Norfolk and Suffolk NHS Trust spends £1.2m at consultant's hospital

By Jon Welch
BBC News

image copyrightMartin Barber
image captionMilestones is a private "holistic mental health hospital" for women detained under the Mental Health Act

A mental health trust planning to close beds has spent more than £1m sending patients to a private hospital linked to one of its senior consultants.

Norfolk and Suffolk NHS Foundation Trust spent almost £1.2m in 2013 with Milestones at Salhouse, near Norwich.

Milestones' medical director Dr Julian Beezhold is a consultant psychiatrist at the trust and has played a role in its bed-closure programme.

The trust said all its placements were audited externally and internally.

The Campaign to Save Mental Health Services in Norfolk and Suffolk voiced concerns about the possible perception of a conflict of interests between Dr Beezhold's roles and called for an investigation.

However, there is no evidence that his role with Milestones has had any impact on the trust's decisions on bed closures or that he has acted inappropriately.

Dr Beezhold, secretary general of the European Psychiatric Association, declined to comment on the trust's spending and referred inquiries to the trust.

Milestones is a 10-bed "holistic mental health hospital" for women detained under the Mental Health Act and is a trading name of The Atarrah Project.

Dr Beezhold, a shareholder and one of two company directors, is understood to spend one day a week there.

'Radical redesign'

The trust said it spent £1,180,290 placing seven patients with Milestones during 2013.

That represents almost half its total spending of £2.6m on specialist placements during the year.

The trust, formed in 2012, has been repeatedly criticised over standards of care.

It is currently undergoing a "radical redesign" to save £40m over four years by cutting staff, beds and services.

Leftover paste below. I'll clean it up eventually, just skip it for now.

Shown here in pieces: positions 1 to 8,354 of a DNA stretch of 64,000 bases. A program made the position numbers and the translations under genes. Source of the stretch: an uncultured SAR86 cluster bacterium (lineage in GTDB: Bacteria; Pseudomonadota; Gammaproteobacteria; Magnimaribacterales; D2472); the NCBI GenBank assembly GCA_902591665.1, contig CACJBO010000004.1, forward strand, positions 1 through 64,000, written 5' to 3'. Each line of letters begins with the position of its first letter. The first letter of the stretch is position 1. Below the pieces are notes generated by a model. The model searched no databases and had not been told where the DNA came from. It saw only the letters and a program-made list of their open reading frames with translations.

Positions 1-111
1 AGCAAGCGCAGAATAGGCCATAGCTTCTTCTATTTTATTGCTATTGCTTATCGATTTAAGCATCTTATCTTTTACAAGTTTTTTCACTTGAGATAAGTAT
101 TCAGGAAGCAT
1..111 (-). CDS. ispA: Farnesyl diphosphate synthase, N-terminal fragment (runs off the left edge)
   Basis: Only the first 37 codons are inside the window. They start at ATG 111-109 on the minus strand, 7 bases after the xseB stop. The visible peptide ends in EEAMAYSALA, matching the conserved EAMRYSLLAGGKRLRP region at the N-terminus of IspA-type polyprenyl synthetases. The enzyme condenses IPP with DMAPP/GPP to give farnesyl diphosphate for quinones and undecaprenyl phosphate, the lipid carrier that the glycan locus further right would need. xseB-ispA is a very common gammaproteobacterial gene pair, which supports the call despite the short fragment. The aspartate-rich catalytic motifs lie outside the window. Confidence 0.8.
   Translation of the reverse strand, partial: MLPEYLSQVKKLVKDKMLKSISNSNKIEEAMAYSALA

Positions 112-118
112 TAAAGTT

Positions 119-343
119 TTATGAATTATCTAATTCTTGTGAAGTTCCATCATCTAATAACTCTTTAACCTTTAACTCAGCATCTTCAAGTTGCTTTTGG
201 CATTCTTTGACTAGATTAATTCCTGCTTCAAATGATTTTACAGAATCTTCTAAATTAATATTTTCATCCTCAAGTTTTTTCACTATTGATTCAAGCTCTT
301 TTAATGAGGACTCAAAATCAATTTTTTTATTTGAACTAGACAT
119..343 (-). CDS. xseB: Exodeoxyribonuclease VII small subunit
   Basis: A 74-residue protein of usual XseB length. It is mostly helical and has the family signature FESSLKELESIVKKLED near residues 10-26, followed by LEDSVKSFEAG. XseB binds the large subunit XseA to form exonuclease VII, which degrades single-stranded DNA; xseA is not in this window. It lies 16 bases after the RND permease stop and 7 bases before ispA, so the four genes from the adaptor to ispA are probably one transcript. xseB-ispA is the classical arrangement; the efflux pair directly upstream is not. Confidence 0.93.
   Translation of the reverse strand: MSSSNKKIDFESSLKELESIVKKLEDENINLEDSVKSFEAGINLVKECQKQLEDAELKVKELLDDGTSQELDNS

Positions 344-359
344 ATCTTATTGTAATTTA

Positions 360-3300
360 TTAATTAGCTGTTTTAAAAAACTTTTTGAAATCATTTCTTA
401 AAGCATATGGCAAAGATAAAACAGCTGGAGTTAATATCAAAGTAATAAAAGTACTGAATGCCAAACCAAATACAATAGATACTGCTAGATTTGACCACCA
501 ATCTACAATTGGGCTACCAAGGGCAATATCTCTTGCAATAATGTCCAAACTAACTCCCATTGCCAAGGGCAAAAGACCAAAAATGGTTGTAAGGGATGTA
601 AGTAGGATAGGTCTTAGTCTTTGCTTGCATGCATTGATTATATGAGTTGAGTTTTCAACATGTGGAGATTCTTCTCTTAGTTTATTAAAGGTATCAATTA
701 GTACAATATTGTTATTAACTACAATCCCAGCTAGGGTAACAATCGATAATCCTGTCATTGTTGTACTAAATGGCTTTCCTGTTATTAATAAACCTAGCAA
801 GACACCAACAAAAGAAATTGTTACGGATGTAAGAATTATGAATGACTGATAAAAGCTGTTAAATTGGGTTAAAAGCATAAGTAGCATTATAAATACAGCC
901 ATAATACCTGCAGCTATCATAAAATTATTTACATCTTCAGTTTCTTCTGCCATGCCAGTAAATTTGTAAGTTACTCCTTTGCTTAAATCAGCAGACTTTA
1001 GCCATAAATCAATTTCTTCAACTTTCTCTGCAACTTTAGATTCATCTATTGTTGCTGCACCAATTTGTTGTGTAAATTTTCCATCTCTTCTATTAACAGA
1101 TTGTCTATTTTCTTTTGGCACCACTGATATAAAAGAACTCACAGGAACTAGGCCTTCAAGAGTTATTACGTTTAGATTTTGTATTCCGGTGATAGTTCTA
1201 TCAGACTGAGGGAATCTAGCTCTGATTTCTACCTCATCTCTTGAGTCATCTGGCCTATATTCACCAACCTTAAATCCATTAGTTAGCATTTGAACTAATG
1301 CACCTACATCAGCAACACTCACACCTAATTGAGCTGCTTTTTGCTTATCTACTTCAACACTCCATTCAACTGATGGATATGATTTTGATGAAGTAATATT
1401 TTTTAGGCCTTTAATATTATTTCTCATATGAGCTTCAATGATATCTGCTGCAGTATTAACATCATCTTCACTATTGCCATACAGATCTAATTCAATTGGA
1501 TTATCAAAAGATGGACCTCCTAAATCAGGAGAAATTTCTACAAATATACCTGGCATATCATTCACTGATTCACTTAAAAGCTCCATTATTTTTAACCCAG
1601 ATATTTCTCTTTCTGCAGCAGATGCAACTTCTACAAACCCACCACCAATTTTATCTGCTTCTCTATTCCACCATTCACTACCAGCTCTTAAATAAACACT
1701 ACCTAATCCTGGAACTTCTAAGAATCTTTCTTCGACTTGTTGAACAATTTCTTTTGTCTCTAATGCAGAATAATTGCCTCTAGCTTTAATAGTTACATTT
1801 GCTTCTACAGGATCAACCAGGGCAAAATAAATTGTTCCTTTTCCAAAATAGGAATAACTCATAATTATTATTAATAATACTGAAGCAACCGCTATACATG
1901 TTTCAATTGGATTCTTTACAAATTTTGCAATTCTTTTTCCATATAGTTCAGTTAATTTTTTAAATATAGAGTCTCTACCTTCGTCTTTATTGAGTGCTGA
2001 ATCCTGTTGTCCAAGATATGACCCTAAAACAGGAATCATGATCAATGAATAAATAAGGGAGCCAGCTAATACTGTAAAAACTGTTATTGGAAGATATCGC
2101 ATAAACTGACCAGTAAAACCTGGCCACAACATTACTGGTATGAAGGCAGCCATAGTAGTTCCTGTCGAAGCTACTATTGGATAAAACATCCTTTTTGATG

In a statement, a spokesman for the Campaign to Save Mental Health Services in Norfolk and Suffolk said: "Dr Beezhold is the lead clinician recommending and overseeing the closure of NHS beds within the acute pathway."

The campaign voiced concern about the possible potential of a conflict of interests with his role at Milestones, suggesting it "undermines the 'radical redesign' consultation, given his role at the heart of it".

It called for a "thorough investigation" of the trust's spending on specialist placements.

"It is imperative that all NHS staff are working exclusively and transparently for the NHS, particularly those such as Dr Beezhold with senior managerial and clinical responsibilities," its spokesman said.

'He cares deeply'

He questioned whether CCGs (clinical commissioning groups) and other bodies had known about Dr Beezhold's involvement with Milestones when he presented evidence to them.

The doctor has appeared before councillors to defend the cuts, and in January addressed Norfolk's health overview and scrutiny committee.

David Bradford, a Labour committee member, and Margaret Somerville, a Conservative member, both said they had been unaware of Dr Beezhold's involvement with Milestones.

image copyrightEPA/YOUTUBE
image captionDr Julian Beezhold is a consultant psychiatrist with the health trust

Mrs Somerville said: "Dr Beezhold is an eminent psychiatrist who cares deeply about his patients.

"I have no problem with somebody being involved in a private hospital but it's better to have the information out in the open so there is no perceived conflict of interest."

Jeff Keighley, of Unison, said any trust employee with contracts for private services within the trust should be forced to declare this when appearing before a scrutiny committee.

"I urge county councillors, CCGs and the trust to review this and ensure full transparency is achieved," he said.

"If other employees of the trust are in a similar position, there needs to be explicit clarity on this issue."

'Adhering to rules'

Andrew Hopkins, the trust's acting chief executive, said it made a number of "highly specialist" placements every year and Milestones was one such provider.

"Our trust makes these placements when it does not provide the services itself, adhering to NHS rules for the procurement of services. All such specialist placements are subject to internal and external audits," he said.

"The trust does not believe that the public would wish us to prevent service users from receiving appropriate care."

Asked whether any trust staff with a financial interest in Milestones had been involved in decisions to place patients there, he said: "All staff are expected to abide by the code of practice in respect of private practice and to declare their interests and outside work on the public declaration of interests register.

"This means that they have no role in the process of the trust approving a placement of any service user at Milestones."

Dr Beezhold's position as medical director and "investor" with The Atarrah Project is recorded in the trust's register of interests.

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